7 Of Aviation’s Most Unsettling Mysteries (Besides Amelia Earhart)
On the anniversary of the Germanwings tragedy, a look at several airborne enigmas.
Did you know last year was the safest year in commercial aviation history? True story. Yes, there were two highly sensationalized catastrophes—Germanwings and the downing of a Russian airliner above Egypt—but beyond those, nary a single passenger fatality was observed on a modern jet. Break it down by the numbers, and the advances are clear: Of the 34 million flights last year, only 16 crashed. (The worst year to fly was 1972, where there were more than 40 fatal crashes, or one major calamity every nine days.)
With technological advances across the board, we can sink into a cramped coach seat with relative peace of mind—we’ll arrive safely at our destination, sated with ginger ale and pretzels. That wasn’t always the case. Over one hundred-plus years of aviation, a considerable number of planes, and lives, have been lost to forces which, because of the high-flying, far-ranging nature of the machines, we still don't fully understand. As we mourn last year's tragedy, a look back at other moments of unsolved mayhem.
Germanwings Flight 9525
A year ago today, Captain Patrick Sondenheimer told co-pilot Andreas Lubitz to prepare to land the Airbus 320 they were flying from Barcelona to Dusseldorf. Lubitz’ cryptic response: “Hopefully. We’ll see.” Sondenheimer didn’t audibly react to these odd words and left the cockpit to use the bathroom. Alone, Lubitz, 27, aimed the nose of the vessel at the French Alps, slamming the plane into a mountainside at 403 mph, killing all passengers. The resulting investigation showed that Lubitz had been practicing steep dive maneuvers, suffered severe depression, and had researched suicide methods and the security of cockpit doors. The flummoxing bit here is Lubitz’ motive for mass murdering innocent passengers during his suicide. He left no note, no explanation. Friends and family were as shocked by his actions as the rest of the world.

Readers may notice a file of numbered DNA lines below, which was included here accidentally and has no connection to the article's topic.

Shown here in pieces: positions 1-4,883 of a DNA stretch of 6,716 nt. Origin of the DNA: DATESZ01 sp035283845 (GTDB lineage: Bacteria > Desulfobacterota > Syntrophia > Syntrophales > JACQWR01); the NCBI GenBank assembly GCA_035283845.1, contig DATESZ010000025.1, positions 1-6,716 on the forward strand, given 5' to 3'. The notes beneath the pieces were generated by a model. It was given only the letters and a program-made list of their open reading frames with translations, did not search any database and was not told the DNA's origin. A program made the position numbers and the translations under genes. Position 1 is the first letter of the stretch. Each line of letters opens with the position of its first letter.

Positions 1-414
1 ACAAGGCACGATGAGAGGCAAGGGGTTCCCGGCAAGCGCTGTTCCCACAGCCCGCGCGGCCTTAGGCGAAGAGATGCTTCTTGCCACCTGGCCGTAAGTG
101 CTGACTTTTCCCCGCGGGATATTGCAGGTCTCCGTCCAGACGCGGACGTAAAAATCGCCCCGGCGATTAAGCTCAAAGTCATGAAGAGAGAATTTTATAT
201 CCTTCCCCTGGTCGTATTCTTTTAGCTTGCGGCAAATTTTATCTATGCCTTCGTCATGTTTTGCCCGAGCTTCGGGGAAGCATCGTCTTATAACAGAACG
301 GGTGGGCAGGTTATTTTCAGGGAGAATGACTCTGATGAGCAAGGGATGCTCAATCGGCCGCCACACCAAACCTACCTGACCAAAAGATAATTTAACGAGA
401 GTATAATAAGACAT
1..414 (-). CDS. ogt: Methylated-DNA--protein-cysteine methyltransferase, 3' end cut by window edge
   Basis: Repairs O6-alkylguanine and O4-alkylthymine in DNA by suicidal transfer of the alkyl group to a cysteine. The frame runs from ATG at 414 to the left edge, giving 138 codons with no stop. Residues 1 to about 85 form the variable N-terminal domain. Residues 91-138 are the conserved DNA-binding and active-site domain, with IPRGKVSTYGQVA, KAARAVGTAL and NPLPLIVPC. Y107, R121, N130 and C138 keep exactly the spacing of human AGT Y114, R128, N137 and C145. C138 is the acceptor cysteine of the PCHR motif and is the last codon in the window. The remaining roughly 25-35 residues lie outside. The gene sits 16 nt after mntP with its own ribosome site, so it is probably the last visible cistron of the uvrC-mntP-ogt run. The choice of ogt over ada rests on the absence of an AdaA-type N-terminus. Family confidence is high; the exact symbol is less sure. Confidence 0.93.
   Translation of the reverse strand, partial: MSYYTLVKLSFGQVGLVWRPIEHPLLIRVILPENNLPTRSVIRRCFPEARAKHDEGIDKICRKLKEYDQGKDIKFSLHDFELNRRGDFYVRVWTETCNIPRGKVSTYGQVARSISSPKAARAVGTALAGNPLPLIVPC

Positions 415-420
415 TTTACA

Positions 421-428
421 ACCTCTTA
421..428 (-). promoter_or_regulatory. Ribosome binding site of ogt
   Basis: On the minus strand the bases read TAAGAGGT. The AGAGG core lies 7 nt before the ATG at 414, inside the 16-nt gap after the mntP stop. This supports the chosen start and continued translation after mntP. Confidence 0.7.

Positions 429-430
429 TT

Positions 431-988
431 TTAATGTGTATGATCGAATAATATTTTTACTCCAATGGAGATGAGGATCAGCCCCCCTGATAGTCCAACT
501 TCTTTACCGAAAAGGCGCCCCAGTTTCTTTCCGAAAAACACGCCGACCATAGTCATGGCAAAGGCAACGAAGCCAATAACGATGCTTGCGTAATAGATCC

Trans World Airlines Flight 800
In July of 1996, this Boeing 747 exploded shortly after takeoff from JFK and crashed into the Atlantic, near East Moriches, Long Island, resulting in the deaths of all 230 people on board. Speculation ran the gamut from terrorism to friendly fire, in the form of a missile from a US Navy ship. Conspiracy theorists cited eyewitnesses who claimed to have seen something streaking at the plane just after takeoff. However, a 16-month investigation by the FBI concluded that a short circuit was most likely to have caused the explosion. That ruling didn’t sit well with many citizen sleuths, some of whom appear in a 2013 documentary about the incident. Their claims? Cover-up.
Egyptair Flight 990